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Zeppelin Games Ltd
Brian Cross
1992
Arcade: Action
£3.99
English
ZX Spectrum 48K
None

15
Linda Barker
Chris Bourne

In my younger days, ie not very long ago, I used to get dead confused by the word martial. I always read it as marital. I used to think that there was such a thing as marital arts but cos I didn't like to ask, I was never told that those classes were all about fighting and there was no kissing involved at all. Kissing's not big in martial arts circles, they don't really bother with social niceties.

The Sword of the Samurai is the latest shuriken-throwing, social niceties-ignoring, Shinobi-'em-up from Zeppelin and it's pretty darn darn. The plot is as far-fetched and fantastic as one would expect, but I'll give you the details anyway. You are a member of an honourable martial arts gang, a noble warrior who has been brought up to defend all that is true and good. Luckily, the forces of good and truth are under threat from a gang of renegade Ninjas. It's lucky because this means that you can go out there and flash your shiny sword around. Y'see, the naughty Ninjas have kidnapped tonnes of good people. These hostages have been locked up and put under the guard of some very big baddies. It's time to polish that sword, sharpen those shurikens, brush up on your martial lore and go slash some nasties.

The Sword of the Samurai is, basically a monochrome shoot-'em-up with platforms to jump on and it's teeming with baddies. You've only got a few minutes for each level and each three hostages to collect and keep. As soon as you've freed the first two, it should be a bit easier to get the third cos you get cut-throat daggers to chuck at them. Of course, it doesn't quite work out like that cos the guards get more and more violent and getting that final hostage within the time level can be frustratingly difficult.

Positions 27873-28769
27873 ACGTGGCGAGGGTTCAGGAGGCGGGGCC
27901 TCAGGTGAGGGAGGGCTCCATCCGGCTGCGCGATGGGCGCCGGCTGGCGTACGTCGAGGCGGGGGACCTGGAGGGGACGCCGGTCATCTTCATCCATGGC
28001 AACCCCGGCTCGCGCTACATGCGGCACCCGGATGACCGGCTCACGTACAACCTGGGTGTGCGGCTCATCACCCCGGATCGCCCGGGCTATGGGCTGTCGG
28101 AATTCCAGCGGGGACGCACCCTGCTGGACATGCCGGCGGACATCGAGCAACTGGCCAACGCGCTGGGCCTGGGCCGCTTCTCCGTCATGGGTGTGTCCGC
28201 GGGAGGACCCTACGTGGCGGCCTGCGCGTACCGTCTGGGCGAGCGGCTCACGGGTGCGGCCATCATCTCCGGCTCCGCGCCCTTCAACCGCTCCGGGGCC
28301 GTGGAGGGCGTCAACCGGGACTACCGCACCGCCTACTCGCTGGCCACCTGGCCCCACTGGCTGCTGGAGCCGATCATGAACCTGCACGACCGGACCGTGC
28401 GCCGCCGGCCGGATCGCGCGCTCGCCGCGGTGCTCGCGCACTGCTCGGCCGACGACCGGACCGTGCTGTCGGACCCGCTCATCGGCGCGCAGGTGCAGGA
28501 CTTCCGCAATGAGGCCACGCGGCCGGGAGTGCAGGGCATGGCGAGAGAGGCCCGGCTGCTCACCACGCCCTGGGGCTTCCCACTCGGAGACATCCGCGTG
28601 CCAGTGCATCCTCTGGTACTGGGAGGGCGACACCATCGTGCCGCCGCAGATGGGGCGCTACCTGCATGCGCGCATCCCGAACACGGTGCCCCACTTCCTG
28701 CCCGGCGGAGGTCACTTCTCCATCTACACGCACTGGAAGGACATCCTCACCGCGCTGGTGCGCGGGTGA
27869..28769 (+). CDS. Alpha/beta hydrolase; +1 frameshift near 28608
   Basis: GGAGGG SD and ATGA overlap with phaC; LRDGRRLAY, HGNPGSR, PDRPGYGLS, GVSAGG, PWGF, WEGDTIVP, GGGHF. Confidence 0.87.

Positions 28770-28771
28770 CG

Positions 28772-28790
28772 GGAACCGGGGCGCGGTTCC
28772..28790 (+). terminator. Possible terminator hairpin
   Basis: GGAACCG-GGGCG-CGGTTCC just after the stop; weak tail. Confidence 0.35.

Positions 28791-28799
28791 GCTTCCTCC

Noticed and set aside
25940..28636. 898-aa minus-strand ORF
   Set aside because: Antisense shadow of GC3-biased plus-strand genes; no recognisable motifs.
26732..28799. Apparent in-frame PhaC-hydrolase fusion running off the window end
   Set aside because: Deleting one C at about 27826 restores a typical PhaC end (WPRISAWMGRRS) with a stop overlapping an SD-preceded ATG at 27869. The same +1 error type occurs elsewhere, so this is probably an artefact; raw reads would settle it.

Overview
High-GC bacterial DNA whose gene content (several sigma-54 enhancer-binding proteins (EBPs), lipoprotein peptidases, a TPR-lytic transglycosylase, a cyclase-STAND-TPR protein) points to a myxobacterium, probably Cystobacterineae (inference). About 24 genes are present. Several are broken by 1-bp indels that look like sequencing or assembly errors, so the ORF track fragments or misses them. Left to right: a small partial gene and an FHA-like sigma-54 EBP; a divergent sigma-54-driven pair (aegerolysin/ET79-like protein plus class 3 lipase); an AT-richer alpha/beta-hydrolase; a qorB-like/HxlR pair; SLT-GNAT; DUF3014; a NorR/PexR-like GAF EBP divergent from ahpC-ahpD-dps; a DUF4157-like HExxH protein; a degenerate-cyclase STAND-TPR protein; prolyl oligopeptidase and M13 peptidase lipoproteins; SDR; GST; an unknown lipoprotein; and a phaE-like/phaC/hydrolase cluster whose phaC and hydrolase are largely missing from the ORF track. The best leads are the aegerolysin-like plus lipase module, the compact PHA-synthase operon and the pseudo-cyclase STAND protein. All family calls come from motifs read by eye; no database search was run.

Slashtastic!
There are seven levels to get through, including some sewers, a holy mountain and a dragon temple complete with magical dragons. As I've said before, the whole thing is oozing with baddies and, even better, playability. It takes a couple of goes to get your eyes properly focused, at first it seems as if the nasty Ninjas have appeared from the trees or rocks. As soon as your eyes have adjusted themselves to the simple colour scheme (black and a single colour) you too will be able to spot an ape man at 500 yards.

So if it's slashability you're after, thin simply pop out to the nearest trading post. Just make sure it's one that sells Speccy games and you'll be well pleased. In the originality stakes The Sword of the Samurai isn't exactly Top of the Pops, but even though we've played the game before in various different guises it doesn't hurt one bit to have another go. In fact, it's quite a pleasurable experience. I think I'll just go and finish that level, this martial business is alright (One Last thing, is a married Ninja a marital martialist?) (No, he's a married man who's well versed in martial arts. Jon) (Sounds a bit rude, if you ask me.) (Oh please! Jon)

Uppers: Despite the drawbacks, The Sword of the Samurai is still perfectly adequate in every department and it's a fun game to play. Downers: The Sword of the Samurai isn't the most original game we've seen in the Shed lately and it's not going to be one of the most memorable games you'll ever play. Four quid can't buy you much these days, so why not spend it on a game that'll keep you happy for a while.

72%

Screenshot Text

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